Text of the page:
Best Cashback Credit Card Rankings in Canada for 2018

Last updated on July 18, 2018 Views: 17411 Comments: 139
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Looking for the best cash back credit card with unparalleled rewards? There’s never been a better time to get a cash back credit card in Canada than now. Reward rates have skyrocketed and programs are easier to use than ever.

With so many strong no fee & premium cash back credit options, there’s no reason not to get rewarded for every purchase you make.
Whether you spend a lot or a little, cash back credit cards offer superb value. They offer the simplicity and transparency lacking in many points programs and stellar earnings, making them outstanding primary and back-up credit cards.

Summary of the top ranked Canadian Cashback Credit Cards in 2018

Credit CardCash Back EarningsAnnual FeeCard ReviewApply for Card
SimplyCash Preferred Card from American Express5% cash back for first 6 months
2% cash back after that
$99Read MoreApply Now
MBNA Rewards World Elite2% cash back
$100 welcome bonus
$89Read MoreApply Now
The Scotia Momentum Visa Infinite Credit Card4% cash back on gas and groceries$99Read MoreApply Now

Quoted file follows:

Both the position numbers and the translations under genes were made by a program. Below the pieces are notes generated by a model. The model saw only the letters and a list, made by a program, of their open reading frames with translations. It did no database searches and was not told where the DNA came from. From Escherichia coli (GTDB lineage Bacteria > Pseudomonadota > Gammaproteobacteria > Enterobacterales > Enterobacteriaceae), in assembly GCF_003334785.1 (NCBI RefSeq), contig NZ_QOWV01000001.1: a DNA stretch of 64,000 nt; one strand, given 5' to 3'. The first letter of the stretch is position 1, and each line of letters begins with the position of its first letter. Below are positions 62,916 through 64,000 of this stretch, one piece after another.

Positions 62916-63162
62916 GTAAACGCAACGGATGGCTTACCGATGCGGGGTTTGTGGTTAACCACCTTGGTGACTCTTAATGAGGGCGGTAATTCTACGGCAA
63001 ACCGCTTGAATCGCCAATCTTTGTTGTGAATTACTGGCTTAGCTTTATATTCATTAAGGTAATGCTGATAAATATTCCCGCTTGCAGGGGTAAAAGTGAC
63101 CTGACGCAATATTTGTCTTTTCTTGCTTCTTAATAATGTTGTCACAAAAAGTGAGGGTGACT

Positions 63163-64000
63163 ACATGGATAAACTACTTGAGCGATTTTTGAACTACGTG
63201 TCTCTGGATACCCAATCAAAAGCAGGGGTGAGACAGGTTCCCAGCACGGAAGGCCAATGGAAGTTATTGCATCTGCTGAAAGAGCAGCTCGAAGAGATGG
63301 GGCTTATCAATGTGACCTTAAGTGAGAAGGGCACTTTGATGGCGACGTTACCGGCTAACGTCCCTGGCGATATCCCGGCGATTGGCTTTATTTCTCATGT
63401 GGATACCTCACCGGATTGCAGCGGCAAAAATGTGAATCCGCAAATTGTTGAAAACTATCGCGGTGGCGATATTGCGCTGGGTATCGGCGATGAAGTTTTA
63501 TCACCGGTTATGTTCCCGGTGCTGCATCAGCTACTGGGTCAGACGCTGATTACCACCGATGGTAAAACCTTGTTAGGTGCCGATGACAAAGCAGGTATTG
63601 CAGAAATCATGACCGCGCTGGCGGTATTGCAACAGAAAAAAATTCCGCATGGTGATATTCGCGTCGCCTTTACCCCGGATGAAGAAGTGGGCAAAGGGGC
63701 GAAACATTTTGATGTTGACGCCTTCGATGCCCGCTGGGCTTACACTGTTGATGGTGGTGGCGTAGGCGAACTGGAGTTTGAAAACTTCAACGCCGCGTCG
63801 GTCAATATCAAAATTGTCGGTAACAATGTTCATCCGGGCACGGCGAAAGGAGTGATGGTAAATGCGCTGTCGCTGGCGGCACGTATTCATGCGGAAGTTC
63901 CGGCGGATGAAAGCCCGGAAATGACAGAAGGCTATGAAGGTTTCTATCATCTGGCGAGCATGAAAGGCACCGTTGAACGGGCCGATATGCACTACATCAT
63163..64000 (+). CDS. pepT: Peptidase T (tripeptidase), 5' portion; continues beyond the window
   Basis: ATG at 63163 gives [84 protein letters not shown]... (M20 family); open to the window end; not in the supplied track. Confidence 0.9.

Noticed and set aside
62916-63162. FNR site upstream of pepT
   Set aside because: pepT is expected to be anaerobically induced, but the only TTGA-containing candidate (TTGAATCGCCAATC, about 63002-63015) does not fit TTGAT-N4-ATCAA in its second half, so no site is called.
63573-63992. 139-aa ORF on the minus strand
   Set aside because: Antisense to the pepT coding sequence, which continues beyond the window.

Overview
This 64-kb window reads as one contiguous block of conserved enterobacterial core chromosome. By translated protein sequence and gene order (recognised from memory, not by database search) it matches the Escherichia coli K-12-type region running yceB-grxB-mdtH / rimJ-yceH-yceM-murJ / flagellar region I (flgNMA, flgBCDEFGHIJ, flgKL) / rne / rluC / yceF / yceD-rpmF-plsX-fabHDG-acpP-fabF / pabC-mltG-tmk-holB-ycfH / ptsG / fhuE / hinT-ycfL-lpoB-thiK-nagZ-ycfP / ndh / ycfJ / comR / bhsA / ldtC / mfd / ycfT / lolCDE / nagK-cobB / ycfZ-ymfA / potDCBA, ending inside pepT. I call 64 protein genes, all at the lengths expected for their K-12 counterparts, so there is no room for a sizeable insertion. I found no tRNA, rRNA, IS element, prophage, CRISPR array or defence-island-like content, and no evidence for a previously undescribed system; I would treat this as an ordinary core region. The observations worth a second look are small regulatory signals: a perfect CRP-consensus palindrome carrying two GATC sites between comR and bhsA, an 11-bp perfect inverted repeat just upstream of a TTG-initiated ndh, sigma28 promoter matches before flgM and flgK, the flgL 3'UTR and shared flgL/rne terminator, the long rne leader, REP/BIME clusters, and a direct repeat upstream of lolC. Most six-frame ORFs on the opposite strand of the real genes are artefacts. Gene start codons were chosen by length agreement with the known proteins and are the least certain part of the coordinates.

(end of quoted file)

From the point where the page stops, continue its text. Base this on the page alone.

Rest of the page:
RBC Cash Back No Annual Fee2% cash back on groceries
0.50% on the rest
$0Read MoreApply Now
RBC Cash Back Preferred World Elite Mastercard1.75% cash back for first 6 months
1.5% after that
$99Read MoreApply Now
Home Trust Preferred Visa1% cash back on all domestic purchaes
0% foreign transaction fees
$0Read MoreApply Now
The Tangerine Money-Back Credit Card2% cashback in 3 categories
0.5% everywhere else
$0Read MoreApply Now
BMO Cash Back Mastercard4% cash back for first 4 months
1% cashback after that
$0Read MoreApply Now
Rogers Platinum Mastercard3% cash back on foreign transactions$0Read MoreApply Now
Rogers World Elite Mastercard4% cash back on foreign transactions$0Read MoreApply Now
Scotiabank Gold American Express Card4% cash back on selected categories
1% everywhere else
$99Read MoreApply Now

A full review of each of the top ranked Canadian cash back credit cards as follows:

Best Flat-Rate CashBack Credit Card in Canada

Flat-rate cash back credit cards offer the same cash back rate on all your credit card spend with no caps, tiers or categories. You’ll get the same value everywhere, all the time.

The NEW SimplyCash Card from American ExpressThe SimplyCash Preferred Card from American Express

Eligibility Criteria:
– Credit score required: Poor – Fair (580-669)
– Min personal income required: $0
– Annual fees: $99

Why It’s a Winner: The SimplyCash Preferred Card from American Express has a $99 annual fee, but this is made up for with its high, flat cash back rate of 2% on all spend. Cardholders can easily earn back the $99 fee by spending a pittance of $165 per month during the promotional period, and $412.5 per month after that. The card also comes with a range of insurance coverage, including: card rental, travel accident, out of province/country emergency medical, baggage and flight delay. Purchases made on the card automatically have their manufacturer’s warranty period doubled (up to one additional year) and are insured against damage and theft.